This is necessary because chipmaking is an expensive business. Once you've hired hundreds of engineers to design a chip (not cheap) and tested their work (harder than it sounds), you've got to set up massive, state-of-the-art manufacturing facilities, called "fabs," to create them. Doing that by yourself requires an investment of billions of dollars – money Intel has in abundance, and AMD doesn't. Even then, you're not done. For each generation of chips, the fab needs to be upgraded to create more sophisticated chips that pack more power into the same tiny package.
Since it can't afford to do this anymore, AMD plans to spin off its chip manufacturing operations by year's end, probably by hawking them outright or by inking a partnership with a larger chipmaker – a maneuver akin to selling a house and leasing it back. Meyer is vague on the exact timing of a deal, but he knows it's probably the best thing the company can do quickly to improve its financial position, and its reputation with investors. A successful transaction would see AMD pocket a good chunk of cash, while handing manufacturing to a company that can better keep pace with Intel's world-class operations.
"We're going to go away from a captive fab model to more of a fables model for the CPU part of the business," Meyer says. "Longer-term, it relieves us of the burden of having to shell out cash for these gigantic factories. So it will be more of a pay-as-you-go model like a traditional fables semiconductor company."
Until that happens, many on Wall Street will stay tentative about AMD. "We remain on the sidelines with regard to shares of AMD," Patrick Wang at Wedbush Morgan Securities wrote in a recent research note to investors. He has a hold rating on the stock, but said he could get more optimistic when a turnaround seems more imminent. Glen Yeung of Citi Investment Research acknowledges the strategic importance of AMD's efforts to slim down, but says he remains neutral on the company because it's hard to see how it can successfully gain ground on Intel.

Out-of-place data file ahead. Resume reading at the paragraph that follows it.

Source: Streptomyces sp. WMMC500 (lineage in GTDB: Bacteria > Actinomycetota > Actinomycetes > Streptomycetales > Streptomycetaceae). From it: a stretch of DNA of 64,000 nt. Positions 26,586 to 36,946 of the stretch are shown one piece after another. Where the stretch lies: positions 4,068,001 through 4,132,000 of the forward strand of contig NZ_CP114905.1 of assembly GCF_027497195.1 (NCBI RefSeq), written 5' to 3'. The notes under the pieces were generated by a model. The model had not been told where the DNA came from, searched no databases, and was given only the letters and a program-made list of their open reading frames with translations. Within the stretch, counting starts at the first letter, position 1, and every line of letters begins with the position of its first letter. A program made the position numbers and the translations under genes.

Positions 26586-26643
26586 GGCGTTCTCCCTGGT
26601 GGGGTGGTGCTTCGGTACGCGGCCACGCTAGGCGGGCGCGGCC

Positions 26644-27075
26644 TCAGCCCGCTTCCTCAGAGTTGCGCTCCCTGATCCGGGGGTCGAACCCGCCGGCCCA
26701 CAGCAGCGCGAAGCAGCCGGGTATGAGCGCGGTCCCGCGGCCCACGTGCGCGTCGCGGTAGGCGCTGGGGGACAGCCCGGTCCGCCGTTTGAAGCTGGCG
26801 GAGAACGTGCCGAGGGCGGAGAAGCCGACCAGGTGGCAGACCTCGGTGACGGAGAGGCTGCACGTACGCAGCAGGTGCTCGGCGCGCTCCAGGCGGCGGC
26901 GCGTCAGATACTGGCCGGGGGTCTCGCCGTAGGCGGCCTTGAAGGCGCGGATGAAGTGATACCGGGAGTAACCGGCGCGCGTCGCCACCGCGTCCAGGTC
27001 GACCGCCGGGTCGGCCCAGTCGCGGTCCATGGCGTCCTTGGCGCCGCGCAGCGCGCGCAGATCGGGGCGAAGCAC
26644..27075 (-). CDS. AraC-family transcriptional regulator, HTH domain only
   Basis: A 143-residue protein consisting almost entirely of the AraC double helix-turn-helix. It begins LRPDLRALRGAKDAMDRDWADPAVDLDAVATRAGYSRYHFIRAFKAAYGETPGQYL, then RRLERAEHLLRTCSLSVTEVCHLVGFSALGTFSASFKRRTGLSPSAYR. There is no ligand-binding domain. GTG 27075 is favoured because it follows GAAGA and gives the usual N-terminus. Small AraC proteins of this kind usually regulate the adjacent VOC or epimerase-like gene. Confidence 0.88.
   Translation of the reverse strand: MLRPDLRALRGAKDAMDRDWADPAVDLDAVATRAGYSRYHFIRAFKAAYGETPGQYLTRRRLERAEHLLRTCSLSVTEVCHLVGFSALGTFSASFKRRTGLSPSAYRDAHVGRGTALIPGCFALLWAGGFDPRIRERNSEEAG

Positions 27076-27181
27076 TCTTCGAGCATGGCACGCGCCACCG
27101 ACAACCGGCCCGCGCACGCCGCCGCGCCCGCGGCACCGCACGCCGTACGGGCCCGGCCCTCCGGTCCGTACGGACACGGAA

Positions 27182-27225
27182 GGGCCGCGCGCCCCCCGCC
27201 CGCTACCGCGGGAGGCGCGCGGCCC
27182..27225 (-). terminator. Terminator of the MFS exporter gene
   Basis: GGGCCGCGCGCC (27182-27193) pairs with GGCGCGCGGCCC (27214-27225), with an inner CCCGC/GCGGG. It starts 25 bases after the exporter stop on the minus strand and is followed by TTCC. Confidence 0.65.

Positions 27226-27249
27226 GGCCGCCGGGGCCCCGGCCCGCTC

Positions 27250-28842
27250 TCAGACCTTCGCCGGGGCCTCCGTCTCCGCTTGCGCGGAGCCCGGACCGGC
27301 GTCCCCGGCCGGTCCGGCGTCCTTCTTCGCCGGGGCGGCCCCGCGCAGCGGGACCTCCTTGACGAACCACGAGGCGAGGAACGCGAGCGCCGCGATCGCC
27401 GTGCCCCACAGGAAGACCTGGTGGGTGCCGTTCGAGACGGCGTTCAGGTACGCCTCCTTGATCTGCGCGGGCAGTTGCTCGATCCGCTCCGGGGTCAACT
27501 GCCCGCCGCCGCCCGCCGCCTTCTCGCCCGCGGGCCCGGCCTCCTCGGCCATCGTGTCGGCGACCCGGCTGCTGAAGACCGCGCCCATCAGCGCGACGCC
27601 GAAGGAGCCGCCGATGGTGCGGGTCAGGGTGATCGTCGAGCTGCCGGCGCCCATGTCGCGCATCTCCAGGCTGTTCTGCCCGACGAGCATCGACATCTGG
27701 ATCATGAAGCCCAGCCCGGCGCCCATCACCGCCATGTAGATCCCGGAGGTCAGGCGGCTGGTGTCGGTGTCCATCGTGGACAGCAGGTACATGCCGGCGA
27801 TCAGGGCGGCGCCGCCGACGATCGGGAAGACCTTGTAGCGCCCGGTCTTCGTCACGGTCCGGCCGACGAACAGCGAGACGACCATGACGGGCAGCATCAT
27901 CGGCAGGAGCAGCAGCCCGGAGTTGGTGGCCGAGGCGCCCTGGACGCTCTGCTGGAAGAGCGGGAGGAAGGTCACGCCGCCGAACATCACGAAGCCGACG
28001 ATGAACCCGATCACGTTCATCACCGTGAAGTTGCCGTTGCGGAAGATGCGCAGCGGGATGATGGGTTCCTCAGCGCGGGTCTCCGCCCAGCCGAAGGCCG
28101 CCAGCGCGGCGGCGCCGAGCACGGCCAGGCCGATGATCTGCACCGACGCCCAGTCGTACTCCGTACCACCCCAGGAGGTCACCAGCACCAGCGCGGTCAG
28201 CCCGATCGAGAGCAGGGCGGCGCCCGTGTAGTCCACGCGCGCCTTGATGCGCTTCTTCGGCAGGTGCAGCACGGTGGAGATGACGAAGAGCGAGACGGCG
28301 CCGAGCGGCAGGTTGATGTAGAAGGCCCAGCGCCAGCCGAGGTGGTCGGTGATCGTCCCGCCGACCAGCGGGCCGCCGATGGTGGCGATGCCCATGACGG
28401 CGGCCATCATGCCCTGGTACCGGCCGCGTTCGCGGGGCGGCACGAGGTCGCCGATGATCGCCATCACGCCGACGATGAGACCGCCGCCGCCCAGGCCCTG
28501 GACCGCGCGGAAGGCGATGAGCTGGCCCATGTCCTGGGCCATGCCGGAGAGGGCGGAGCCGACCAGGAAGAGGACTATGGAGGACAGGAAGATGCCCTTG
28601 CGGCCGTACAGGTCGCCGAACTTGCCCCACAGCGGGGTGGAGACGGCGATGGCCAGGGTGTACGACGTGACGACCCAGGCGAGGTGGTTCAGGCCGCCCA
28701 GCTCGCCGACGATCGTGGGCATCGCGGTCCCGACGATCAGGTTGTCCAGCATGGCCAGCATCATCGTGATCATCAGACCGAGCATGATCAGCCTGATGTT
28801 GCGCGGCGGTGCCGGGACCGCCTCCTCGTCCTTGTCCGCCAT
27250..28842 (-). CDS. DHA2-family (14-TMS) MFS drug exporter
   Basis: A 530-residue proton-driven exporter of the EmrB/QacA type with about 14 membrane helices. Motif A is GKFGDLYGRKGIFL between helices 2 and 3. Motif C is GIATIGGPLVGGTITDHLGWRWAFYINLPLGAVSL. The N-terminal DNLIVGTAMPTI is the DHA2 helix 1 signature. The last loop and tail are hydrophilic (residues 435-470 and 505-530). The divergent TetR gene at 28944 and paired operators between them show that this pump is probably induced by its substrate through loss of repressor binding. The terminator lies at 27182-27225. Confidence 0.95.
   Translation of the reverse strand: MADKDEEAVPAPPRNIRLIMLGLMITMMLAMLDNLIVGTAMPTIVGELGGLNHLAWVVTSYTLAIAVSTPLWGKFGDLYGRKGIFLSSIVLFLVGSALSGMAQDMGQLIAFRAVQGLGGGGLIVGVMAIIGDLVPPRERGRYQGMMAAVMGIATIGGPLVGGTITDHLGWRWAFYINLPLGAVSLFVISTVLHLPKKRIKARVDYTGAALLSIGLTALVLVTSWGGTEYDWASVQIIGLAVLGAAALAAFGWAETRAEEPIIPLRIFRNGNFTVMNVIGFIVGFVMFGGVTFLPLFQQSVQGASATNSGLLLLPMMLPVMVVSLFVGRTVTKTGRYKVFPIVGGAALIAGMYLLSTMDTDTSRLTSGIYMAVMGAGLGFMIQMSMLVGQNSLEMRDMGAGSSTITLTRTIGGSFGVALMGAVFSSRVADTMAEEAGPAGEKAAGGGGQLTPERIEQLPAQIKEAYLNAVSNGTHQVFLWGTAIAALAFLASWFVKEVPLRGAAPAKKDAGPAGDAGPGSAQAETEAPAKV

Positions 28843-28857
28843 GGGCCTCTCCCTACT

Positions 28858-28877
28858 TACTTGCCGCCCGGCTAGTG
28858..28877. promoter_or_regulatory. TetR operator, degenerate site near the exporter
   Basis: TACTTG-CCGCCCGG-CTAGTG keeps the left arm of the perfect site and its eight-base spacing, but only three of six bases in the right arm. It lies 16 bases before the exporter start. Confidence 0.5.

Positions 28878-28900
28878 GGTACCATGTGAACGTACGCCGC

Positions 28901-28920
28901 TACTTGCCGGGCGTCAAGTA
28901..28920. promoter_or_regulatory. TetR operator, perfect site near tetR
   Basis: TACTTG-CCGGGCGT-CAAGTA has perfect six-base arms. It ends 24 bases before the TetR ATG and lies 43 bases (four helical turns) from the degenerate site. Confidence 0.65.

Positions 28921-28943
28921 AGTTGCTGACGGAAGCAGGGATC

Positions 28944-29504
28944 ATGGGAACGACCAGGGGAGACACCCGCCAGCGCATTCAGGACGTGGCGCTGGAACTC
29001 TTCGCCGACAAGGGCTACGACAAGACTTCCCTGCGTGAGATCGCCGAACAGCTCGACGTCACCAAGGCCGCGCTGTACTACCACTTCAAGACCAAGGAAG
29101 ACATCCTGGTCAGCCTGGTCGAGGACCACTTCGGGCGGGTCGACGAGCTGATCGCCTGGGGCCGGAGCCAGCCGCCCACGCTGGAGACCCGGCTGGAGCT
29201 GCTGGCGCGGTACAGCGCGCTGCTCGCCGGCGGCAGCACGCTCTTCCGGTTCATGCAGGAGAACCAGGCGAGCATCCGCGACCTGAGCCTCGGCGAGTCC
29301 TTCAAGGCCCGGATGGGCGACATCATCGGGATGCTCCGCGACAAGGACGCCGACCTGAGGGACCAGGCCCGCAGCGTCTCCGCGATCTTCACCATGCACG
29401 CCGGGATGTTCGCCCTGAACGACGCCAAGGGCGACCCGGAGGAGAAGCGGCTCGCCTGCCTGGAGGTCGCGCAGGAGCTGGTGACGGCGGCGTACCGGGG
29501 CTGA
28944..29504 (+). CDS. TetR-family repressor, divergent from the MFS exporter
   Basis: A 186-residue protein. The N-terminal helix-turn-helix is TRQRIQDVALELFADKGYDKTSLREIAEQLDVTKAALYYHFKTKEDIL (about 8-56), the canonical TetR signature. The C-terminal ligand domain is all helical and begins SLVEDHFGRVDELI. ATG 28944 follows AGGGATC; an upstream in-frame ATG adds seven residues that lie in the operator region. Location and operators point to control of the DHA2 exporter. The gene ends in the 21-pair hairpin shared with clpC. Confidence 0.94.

When I sat down with Meyer in a wood-paneled conference room at AMD headquarters in Sunnyvale last week, he didn't sugarcoat the company's challenges. Dressed in a collared shirt and no tie, the 46-year-old CEO looks and sounds more like an engineer than the typical chief executive with a ready sales pitch. Other AMD executives I've talked to have hemmed and hawed when I asked them exactly how AMD got into this bind; Meyer puts it plainly. "Unfortunately we bought a company some of whose businesses went downhill at the same time ours did," he says, referring to ATI. "We're in the midst of really lousy financial performance, and it's that piece that we've really got to turn around."